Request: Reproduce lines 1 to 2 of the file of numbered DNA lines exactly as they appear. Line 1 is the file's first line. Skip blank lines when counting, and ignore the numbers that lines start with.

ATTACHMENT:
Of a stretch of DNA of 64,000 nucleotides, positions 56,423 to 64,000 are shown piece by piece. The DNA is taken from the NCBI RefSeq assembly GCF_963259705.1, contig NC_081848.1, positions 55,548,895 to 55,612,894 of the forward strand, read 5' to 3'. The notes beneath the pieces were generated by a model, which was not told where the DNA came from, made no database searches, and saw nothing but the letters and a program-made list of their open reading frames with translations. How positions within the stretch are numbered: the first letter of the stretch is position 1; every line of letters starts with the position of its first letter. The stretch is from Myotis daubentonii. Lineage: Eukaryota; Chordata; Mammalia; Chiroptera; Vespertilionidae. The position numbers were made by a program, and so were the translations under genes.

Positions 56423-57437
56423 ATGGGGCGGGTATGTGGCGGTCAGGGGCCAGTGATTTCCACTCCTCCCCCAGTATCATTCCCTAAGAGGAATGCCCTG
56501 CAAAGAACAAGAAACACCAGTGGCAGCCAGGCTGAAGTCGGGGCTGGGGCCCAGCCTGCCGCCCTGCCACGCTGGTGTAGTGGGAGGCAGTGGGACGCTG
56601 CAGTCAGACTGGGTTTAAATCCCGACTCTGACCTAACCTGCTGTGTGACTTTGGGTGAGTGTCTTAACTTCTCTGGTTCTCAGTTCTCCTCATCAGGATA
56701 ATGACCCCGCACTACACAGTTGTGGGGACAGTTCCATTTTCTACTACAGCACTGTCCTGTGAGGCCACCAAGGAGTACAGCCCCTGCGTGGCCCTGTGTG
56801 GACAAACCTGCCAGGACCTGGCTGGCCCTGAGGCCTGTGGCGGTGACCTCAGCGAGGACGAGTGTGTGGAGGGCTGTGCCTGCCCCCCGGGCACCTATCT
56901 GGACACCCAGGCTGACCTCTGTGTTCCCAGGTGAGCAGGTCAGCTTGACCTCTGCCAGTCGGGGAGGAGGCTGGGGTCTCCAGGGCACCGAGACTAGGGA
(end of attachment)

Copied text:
Of a stretch of DNA of 64,000 nucleotides, positions 56,423 to 64,000 are shown piece by piece. The DNA is taken from the NCBI RefSeq assembly GCF_963259705.1, contig NC_081848.1, positions 55,548,895 to 55,612,894 of the forward strand, read 5' to 3'. The notes beneath the pieces were generated by a model, which was not told where the DNA came from, made no database searches, and saw nothing but the letters and a program-made list of their open reading frames with translations. How positions within the stretch are numbered: the first letter of the stretch is position 1; every line of letters starts with the position of its first letter. The stretch is from Myotis daubentonii. Lineage: Eukaryota; Chordata; Mammalia; Chiroptera; Vespertilionidae. The position numbers were made by a program, and so were the translations under genes.

Positions 56423-57437